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### Significance of Handwashing Frequency

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Date: 02/23/2002 at 01:11:30
Subject: Determining Significance of Handwashing Frequency

I'm doing an experiment for Psychology class. I went to a public
restroom and took data on how many people washed their hands both when
there was an observer present and when there wasn't. 25 people were
observed with a visible observer present, and 25 without. Out of the
people accompanied by an observer, 23 washed their hands and 2 did
not. When an observer was not present, 12 washed their hands and 13
did not.

I need to determine whether the absence of an observer (i.e. if the
bathroom-user is alone) makes a statistically significant difference.
I think I need to use a chi-squared test for this, but I don't know
how to do one. Could you please show me the procedure for doing one?
Thanks a lot!

```

```
Date: 02/23/2002 at 03:33:58
From: Doctor Schwa
Subject: Re: Determining Significance of Handwashing Frequency

your null hypothesis in this case is that people are equally likely to
wash their hands whether or not an observer is present.

Based on your data, the overall probability of handwashing is 35/50 or
70%.

Thus, in each case, you'd predict 70% of 25 would wash their hands:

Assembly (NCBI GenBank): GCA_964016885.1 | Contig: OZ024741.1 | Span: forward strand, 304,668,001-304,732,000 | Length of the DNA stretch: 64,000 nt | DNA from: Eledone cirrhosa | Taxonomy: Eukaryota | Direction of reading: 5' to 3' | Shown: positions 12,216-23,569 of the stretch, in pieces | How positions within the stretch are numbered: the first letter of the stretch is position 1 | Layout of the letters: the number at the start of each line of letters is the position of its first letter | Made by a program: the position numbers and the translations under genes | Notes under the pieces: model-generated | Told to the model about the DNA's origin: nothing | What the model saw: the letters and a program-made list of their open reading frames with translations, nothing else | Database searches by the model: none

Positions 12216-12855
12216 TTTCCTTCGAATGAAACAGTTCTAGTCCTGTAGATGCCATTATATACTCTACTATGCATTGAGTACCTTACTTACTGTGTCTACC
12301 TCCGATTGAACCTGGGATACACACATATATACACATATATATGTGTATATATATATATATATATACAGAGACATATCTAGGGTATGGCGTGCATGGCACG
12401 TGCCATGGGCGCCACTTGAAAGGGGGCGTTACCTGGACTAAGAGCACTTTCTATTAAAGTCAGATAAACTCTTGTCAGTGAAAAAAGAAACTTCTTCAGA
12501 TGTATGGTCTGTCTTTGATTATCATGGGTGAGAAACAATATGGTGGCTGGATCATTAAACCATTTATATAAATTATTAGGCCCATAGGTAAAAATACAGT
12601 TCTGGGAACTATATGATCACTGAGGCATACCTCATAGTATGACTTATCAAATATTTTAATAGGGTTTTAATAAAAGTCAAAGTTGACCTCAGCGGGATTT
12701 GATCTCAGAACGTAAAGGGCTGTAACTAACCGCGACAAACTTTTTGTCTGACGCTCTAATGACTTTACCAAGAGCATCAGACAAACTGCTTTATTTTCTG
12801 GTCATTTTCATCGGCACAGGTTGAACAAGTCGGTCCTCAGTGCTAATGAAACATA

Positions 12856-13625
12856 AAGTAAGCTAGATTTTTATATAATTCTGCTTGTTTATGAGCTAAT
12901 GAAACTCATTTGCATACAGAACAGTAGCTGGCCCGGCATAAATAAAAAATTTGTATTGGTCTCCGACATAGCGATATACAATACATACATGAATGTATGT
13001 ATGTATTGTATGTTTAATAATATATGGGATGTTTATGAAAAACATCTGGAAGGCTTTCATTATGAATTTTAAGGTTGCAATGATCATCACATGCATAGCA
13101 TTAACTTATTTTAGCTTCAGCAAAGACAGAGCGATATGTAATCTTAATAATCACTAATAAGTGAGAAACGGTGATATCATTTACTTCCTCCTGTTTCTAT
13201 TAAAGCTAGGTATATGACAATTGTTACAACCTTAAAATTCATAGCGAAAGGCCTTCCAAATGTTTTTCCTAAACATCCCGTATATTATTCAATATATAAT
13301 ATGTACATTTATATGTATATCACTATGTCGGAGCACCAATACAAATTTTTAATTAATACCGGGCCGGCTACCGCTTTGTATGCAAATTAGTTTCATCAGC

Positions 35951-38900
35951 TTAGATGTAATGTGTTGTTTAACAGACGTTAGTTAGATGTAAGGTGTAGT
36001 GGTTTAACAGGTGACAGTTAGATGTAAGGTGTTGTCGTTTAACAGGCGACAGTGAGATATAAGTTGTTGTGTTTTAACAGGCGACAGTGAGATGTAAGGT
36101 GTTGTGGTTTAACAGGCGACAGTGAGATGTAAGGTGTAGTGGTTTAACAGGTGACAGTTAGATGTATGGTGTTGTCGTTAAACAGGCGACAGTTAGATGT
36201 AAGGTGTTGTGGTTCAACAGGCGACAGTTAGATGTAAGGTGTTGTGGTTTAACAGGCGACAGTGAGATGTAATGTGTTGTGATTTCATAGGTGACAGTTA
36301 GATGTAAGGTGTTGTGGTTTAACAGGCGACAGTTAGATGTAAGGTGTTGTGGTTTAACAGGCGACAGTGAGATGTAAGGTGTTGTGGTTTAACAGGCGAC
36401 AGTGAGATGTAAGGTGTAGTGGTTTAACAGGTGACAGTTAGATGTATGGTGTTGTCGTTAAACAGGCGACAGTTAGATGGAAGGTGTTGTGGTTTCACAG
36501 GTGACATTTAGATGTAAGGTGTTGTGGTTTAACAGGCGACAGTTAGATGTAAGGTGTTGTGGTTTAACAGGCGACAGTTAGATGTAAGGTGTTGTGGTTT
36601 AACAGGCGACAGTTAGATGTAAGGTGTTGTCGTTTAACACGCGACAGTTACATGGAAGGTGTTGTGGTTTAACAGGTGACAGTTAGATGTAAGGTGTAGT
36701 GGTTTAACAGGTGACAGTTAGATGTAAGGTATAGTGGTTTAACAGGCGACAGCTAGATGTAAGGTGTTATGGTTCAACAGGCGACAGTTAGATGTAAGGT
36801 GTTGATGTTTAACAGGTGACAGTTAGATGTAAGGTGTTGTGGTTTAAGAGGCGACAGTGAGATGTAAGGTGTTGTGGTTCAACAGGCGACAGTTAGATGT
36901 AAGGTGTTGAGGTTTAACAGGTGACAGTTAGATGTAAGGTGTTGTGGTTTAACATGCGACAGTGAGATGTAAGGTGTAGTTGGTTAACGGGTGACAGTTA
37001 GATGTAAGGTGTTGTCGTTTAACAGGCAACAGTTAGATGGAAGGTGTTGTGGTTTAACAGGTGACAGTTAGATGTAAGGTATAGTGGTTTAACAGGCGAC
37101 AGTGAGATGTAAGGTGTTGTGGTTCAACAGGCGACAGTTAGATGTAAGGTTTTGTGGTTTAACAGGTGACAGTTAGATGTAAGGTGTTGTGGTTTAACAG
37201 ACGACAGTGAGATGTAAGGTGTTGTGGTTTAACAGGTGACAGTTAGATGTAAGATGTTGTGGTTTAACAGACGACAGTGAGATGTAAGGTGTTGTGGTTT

17.5 people.

You can make a table:

ACTUAL    wash   not wash
observed   23       2
not obs.   12      13

PREDICTED wash   not wash
observed  17.5    7.5
not obs.  17.5    7.5

Now, in each of the 4 spaces, calculate (actual - predicted)^2, and
divide the result by the predicted number for that space. Then add up
those 4 numbers, and you'll have the chi-squared statistic.

In this case, there's one degree of freedom (once we figured out that
one 70% number, we could fill in the whole PREDICTED table). So, to
find out if the result is significant, compare it to a table of values
for chi-squared with one degree of freedom.

I hope that helps clear things up. If not, you should try searching
our Dr. Math archives for the keyword  chi-square .

http://mathforum.org/mathgrepform.html

You'll find a few more, different explanations of how to do this.

If that doesn't help, please write us back.

Enjoy,

- Doctor Schwa, The Math Forum
http://mathforum.org/dr.math/
```

```
Date: 02/24/2002 at 00:38:22
Subject: Determining Significance of Handwashing Frequency

Thank you very much for your help. My results turned out to be
significant at the 95% (p=.05) level. As a bonus, I can now boast to
my math and psychology teachers that I know something they don't.
Thanks a lot, Dr.!
```
Associated Topics:
High School Statistics

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